Ulrich Päßler

Plantae des États-Unis

Rediscovered Pages from Alexander von Humboldt’s
United States Diary


Ein jüngst im Nachlass Alexander von Humboldts aufgefundenes Manuskript enthält Aufzeichnungen über seinen Aufenthalt in den USA im Jahr 1804. Auf nur vier Seiten finden sich Notizen über Gespräche mit Präsident Thomas Jefferson und dem Botaniker G. H. E. Mühlenberg, Angaben über Nutz- und Heilpflanzen, eine Auflistung nordamerikanischer Naturforscher sowie Informationen über Verbraucherpreise.


A recently discovered manuscript sheds a new light on Alexander von Humboldt’s stay in the USA in 1804. The document contains his notes on conversations with President Thomas Jefferson and botanist G. H. E. Mühlenberg. Humboldt also collected information on useful and medicinal plants, listed North American naturalists and documented consumer prices.


Un manuscrit découvert récemment jette un nouvel éclairage sur le séjour d’Alexander von Humboldt aux États-Unis en 1804. Le document contient ses notes sur des conversations avec le président Thomas Jefferson et le botaniste G. H. E. Mühlenberg, des informations sur les plantes utiles et médicinales, une liste de naturalistes nord-américains et des informations sur des prix à la consommation.

Introduction – Humboldt’s travel diaries

The complexities that Alexander von Humboldt’s American travel diaries pose for the researcher have been pointed out repeatedly: The journals do not consist of a simple day by day account of incidents and observations. As a traveler’s notebook, they also contain lists of statistical data, geophysical measurements and schematic pictorial representations, as well as discrete scholarly tracts in preparation of future publications.1 This complex arrangement of information does not constitute field notes in the literal sense of the expression. Following a long-established travelers’ practice of note-taking, Humboldt jotted down impressions immediately, on the move. In due course, he transferred these notes into notebooks, where they could take form of travelogues or revised data lists.2 Humboldt discarded many, though certainly not all, of his actual field notes, once he had incorporated the desired pieces of information into his notebooks. Some records and sketches (especially preparatory drawings for maps) were never assigned to booklets, but rather kept separately. What is more, Humboldt, who made use of his American notes and notebooks for research purposes up until his old age, kept on rearranging these manuscripts and even circulated them among colleagues and assistants.

These paper practices, implemented during and after the voyage, make it almost impossible to define a genuine, precisely confined “canon” of Humboldt’s travel diaries. Single folios, often just short memos and drawings on small pieces of paper taken during the journey, can be found throughout his papers. To be sure, Humboldt himself created a corpus between 1853 and 1855, when he finally had his American notebooks bound into nine volumes.3 But at least two lengthy passages that described the route from Mexico to Veracruz and his sojourn on the island of Cuba in 1804 were omitted or simply forgotten when assembling the volumes. These two missing manuscripts have been identified among Humboldt’s papers in the early 2000s.4 Humboldt’s account of a six-week stopover in the United States of America and the crossing from Philadelphia to Bordeaux, however, remains to be discovered.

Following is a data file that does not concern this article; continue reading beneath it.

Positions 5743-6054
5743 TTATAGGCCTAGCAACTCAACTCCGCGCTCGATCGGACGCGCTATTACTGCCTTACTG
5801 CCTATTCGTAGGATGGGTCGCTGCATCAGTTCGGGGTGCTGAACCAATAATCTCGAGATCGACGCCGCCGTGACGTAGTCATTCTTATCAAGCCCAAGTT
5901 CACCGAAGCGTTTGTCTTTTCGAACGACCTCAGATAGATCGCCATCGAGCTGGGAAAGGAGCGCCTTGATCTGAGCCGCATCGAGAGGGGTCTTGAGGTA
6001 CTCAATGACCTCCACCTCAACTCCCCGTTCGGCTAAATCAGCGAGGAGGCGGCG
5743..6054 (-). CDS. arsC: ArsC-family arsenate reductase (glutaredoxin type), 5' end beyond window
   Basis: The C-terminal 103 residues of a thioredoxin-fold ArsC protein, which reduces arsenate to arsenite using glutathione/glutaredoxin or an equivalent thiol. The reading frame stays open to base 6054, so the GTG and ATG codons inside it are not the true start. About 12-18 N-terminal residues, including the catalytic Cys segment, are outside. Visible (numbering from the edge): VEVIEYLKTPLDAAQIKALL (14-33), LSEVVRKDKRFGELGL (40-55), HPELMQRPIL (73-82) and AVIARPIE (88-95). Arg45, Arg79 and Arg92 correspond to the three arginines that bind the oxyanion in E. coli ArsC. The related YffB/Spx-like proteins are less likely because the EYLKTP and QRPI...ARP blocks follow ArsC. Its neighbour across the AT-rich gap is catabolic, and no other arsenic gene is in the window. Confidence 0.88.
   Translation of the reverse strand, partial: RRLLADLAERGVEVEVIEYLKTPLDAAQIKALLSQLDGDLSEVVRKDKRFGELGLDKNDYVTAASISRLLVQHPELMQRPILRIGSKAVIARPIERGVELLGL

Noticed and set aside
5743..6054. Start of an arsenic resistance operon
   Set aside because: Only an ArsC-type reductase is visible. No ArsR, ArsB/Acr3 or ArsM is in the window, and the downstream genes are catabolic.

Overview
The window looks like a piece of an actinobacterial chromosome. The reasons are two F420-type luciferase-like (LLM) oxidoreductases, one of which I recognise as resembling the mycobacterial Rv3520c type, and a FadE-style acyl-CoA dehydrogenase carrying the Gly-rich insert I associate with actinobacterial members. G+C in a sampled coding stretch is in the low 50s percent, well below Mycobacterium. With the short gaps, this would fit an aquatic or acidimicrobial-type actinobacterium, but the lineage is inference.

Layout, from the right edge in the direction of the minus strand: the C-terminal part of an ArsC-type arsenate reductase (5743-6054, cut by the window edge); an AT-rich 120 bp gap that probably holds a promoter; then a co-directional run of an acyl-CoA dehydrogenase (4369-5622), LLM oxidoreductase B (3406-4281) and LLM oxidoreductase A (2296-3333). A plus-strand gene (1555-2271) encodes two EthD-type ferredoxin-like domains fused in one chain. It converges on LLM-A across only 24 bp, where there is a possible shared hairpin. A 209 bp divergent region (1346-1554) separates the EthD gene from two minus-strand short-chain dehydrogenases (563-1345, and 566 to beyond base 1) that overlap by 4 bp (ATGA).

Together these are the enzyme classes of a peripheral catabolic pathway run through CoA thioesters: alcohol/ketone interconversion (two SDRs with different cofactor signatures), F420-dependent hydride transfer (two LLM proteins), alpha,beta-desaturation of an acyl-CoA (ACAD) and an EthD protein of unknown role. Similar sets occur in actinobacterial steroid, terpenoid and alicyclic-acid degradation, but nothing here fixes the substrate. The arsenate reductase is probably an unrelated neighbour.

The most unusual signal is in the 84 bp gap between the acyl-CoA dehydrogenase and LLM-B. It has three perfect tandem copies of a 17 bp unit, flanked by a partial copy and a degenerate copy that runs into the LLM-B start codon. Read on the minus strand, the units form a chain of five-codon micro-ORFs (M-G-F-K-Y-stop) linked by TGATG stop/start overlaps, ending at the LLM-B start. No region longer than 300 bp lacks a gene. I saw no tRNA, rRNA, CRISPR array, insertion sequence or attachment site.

Humboldt in the US – in his own words

Alexander von Humboldt’s visit to the United States from 20 May to 30 June 1804 has been subject to a few detailed depictions.5 In the context of this short article, a rough outline of his stay therefore may suffice. Humboldt, his travel companions Aimé Bonpland and Carlos de Montúfar (who had joined the two in Quito in 1802) arrived in Philadelphia from Cuba on 20 May. From there, they travelled to Washington D. C., arriving on 1 June, where Humboldt met, among others, President Thomas Jefferson. On their way back to Philadelphia, the three travelers made a detour to Lancaster, Pennsylvania. Here Humboldt, Bonpland and Montúfar met botanist Gotthilf Heinrich Ernst Mühlenberg (or Muhlenberg) on 16 June. They returned to Philadelphia on 18 June, where they set sail for Bordeaux on 30 June.

Recently four pages have emerged among Humboldt’s papers kept in the Berlin State Library that contain notes taken by Humboldt on conversations with Jefferson and Mühlenberg, as well as observations of the nature in the states of Pennsylvania, Delaware, Maryland and Virginia (Fig. 1).6 This manuscript, entitled by Humboldt in Latin and French “Plantae des États-Unis”, was probably written in June 1804, before setting sail to Europe. Bearing the above-mentioned travelers’ note-taking practices in mind, it seems fair to assume that Humboldt copied and re-assembled on these page details from notes that he had jotted down in passing while visiting Washington and Lancaster.


Fig. 1: First page of Humboldt’s manuscript “Plantae des États-Unis”. Staatsbibliothek zu Berlin – Preußischer Kulturbesitz (SBB PK), Handschriftenabteilung, Nachlass Alexander von Humboldt, gr. Kasten 6, Nr. 81a, fol. 11r. (CC BY-NC-SA 3.0 Deutschland, http://creativecommons.org/licenses/by-nc-sa/3.0/de/)